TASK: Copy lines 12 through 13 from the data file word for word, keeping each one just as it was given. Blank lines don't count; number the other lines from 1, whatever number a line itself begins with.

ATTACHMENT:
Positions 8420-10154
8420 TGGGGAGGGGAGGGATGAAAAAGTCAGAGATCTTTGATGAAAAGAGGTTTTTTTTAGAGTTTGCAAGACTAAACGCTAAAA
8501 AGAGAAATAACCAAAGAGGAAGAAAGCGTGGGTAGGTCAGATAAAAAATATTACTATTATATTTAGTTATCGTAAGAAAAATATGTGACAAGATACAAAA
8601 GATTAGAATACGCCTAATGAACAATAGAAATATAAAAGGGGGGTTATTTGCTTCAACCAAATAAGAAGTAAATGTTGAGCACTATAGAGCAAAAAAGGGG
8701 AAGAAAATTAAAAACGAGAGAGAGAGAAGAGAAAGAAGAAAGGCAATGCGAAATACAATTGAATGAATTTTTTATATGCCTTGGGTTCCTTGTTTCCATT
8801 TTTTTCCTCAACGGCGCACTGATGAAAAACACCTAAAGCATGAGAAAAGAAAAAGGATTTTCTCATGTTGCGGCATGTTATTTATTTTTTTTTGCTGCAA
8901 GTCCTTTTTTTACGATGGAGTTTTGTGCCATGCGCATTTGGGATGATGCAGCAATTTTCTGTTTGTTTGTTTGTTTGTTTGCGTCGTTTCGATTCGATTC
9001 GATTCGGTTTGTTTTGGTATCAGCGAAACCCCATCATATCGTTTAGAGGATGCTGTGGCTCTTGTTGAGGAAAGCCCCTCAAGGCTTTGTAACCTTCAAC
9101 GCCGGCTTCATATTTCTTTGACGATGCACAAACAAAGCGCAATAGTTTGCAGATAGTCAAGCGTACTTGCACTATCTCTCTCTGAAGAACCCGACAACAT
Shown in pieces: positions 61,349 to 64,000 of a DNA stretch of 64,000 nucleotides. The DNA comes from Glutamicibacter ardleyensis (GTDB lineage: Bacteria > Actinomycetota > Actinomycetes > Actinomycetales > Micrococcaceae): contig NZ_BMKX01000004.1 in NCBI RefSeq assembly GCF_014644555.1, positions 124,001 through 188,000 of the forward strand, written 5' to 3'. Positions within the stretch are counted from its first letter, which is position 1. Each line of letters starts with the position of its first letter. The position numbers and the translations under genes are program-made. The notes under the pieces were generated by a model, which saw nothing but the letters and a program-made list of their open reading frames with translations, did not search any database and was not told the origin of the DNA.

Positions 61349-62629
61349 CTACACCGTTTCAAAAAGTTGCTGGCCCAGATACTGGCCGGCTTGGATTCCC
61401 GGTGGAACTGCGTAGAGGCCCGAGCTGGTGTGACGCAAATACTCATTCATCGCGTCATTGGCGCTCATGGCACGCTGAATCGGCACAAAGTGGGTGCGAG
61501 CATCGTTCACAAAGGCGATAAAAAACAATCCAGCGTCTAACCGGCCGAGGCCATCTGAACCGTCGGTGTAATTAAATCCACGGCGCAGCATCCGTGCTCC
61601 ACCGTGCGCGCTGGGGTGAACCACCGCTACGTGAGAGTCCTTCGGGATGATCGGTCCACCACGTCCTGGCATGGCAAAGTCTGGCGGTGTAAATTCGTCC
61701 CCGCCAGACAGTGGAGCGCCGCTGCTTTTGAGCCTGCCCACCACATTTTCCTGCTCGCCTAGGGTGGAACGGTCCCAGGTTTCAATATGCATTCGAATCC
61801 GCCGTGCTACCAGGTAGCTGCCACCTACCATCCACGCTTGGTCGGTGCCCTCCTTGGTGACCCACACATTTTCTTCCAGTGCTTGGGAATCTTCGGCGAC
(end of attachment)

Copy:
61349 CTACACCGTTTCAAAAAGTTGCTGGCCCAGATACTGGCCGGCTTGGATTCCC
61401 GGTGGAACTGCGTAGAGGCCCGAGCTGGTGTGACGCAAATACTCATTCATCGCGTCATTGGCGCTCATGGCACGCTGAATCGGCACAAAGTGGGTGCGAG